Cast: C. Thomas Howell, Jillian Rose Reed, Gary Busey, Andrew Lawrence, Nicole Garcia, Brianna Garcia, Andrew Caldwell, Andrew Miller, Kelly Mantle, Nosheen Phoenix, Patricia De Leon, Cynthia Murell
Confessions of a Womanizer is reminiscent of a certain kind of movie – the one about a selfish man who learns to respect women and in the process gets himself a girl. Joseph Gordon Leavitt did it in his stylish directorial debut Don Jon and Mel Gibson put it to the test not that long ago (well, long enough ago for Mel Gibson to have still been relevant and passing sexy) in What Women Want. It really is an age old tale and one that never quite seems to get it right – leastways not from a woman’s point of view. But I suppose that’s not the point. It is, after all, a man’s story and a man’s experience. It’s all about how a man comes to understand himself, and then after that maybe that man can work his way around to understanding the woman. Like most stories of this kind, Confessions of a Womanizer gets halfway there.
The story centers around Ritchie, a young man who decides early on in his life that love and commitment only leads to heart break for everyone involved. So instead of forming relationships or practicing celibacy, Ritchie decides to become an ardent and frequent womanizer. This is all fine and dandy until he deceives a young woman in order to get sex, leading her to believe that they are in a relationship. This opens up new and exciting possibilities for the primal and childish Ritchie who comes to realize that a relationship means that he doesn’t have to wear condoms. This leads to a number of monogamous arrangements that Ritchie exploits and eventually ruins through his commitment issues. One misguided realization leads to another, all in the attempt to receive sex without commitment or condoms, hurling Ritchie into a steep downward spiral to rock bottom.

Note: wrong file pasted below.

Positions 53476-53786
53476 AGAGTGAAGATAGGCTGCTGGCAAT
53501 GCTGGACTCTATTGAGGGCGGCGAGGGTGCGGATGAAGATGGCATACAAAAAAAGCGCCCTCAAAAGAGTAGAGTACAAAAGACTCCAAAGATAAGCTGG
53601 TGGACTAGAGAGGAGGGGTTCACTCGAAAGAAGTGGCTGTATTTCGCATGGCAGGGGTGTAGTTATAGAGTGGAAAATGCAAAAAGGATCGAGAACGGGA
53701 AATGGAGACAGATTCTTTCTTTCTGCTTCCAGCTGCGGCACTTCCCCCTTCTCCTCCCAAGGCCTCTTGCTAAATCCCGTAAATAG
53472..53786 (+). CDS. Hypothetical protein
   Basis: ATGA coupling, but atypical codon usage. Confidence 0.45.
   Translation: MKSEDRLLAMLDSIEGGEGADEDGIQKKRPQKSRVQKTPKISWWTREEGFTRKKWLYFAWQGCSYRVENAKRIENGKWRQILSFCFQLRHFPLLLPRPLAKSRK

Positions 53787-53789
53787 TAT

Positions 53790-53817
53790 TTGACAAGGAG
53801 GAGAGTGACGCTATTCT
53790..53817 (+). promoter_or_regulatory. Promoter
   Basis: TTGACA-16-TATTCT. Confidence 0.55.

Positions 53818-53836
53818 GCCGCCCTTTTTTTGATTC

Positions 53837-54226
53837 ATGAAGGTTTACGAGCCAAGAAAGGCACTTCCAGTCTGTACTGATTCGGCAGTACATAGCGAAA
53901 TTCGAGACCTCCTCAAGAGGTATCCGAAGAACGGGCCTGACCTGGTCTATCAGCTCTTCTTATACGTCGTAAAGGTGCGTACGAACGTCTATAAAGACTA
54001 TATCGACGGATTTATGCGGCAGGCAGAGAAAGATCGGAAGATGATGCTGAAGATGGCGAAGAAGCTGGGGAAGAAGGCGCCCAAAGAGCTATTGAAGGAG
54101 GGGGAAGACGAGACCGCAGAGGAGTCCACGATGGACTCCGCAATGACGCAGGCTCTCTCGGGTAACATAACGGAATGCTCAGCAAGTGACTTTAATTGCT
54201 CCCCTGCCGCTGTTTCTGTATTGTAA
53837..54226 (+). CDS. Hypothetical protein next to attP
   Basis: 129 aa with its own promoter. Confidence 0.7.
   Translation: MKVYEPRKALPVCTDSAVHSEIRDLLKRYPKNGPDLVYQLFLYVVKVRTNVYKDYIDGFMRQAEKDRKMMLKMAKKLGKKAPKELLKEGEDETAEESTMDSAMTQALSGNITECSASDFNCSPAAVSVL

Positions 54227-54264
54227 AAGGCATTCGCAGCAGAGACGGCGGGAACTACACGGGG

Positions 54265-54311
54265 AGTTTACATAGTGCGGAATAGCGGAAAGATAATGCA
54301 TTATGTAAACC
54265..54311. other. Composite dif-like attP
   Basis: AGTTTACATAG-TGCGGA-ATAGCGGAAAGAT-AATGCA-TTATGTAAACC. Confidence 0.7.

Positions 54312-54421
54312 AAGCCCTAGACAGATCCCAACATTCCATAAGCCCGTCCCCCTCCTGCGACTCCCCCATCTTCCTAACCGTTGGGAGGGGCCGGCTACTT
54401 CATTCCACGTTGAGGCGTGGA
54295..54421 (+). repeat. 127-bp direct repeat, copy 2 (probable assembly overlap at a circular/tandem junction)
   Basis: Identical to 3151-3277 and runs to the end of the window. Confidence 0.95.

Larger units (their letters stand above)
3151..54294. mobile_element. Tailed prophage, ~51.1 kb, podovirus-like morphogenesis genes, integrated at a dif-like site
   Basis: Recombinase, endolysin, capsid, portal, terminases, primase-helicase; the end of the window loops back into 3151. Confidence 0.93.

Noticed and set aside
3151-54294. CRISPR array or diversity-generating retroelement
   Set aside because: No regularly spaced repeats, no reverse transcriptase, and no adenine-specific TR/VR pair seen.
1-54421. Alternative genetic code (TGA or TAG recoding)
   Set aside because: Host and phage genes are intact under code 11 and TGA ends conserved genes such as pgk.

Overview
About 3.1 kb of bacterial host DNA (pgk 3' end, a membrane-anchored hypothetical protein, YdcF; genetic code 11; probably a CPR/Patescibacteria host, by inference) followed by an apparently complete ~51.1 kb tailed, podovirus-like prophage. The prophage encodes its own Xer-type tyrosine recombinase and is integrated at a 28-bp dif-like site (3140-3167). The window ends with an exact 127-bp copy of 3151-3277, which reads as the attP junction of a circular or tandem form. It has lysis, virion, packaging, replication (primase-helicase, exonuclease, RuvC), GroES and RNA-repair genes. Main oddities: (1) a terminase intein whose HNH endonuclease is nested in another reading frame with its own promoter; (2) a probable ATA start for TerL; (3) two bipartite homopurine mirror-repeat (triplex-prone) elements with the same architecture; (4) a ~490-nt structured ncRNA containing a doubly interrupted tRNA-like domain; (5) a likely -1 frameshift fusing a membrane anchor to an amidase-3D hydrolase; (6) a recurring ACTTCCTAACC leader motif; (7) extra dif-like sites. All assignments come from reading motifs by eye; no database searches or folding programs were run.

While the script feels slightly contrived and overly repetitious, and the directing competent if a bit generic, the performances in the film are eminently watchable. The real stand out, as ever, is Gary Busey as the effusive, gesticulatory, and rambling restaurant owner Gary. He acts as a kind of mentor or guide for the confused Ritchie, however dubious that leadership might be. Director Miguel Ali admits that Busey mostly improvised his own lines as they filmed, feeling that he knew his character well enough to speak for him without using the written lines. The spontaneity is obvious, compelling, and entertaining. There’s really nothing like a bit of Gary Busey to liven up a movie. Another stand out performance is by the beautiful, funny, and genuine Kelly Mantle as Ginger the transsexual prostitute – and when he and Gary Busey meet, their interaction is something else to see.
Aside from that, at a decent 90 minutes long the movie still feels like it could be shorter. Not only is some of the sequences repetitive, some of the comedy bits don’t really seem to work to their full potential. There just seems to be something lacking in the timing or execution, and moments that should be laugh out loud funny are hard pressed to raise a chuckle. Don’t get me wrong, the movie is humorous and generally entertaining, but it’s not all it’s trying to be. You can’t discount its importance as a recovery film though, and seeing as how Miguel Ali wrote the script while he was in rehab for sex addiction, at least he knows something about what Ritchie is going through. In that sense, the movie is informative, enlightening, and heartfelt. Paired with the excellent performances and a truly ridiculous progression of events, Confessions of a Womanizer is worth a look.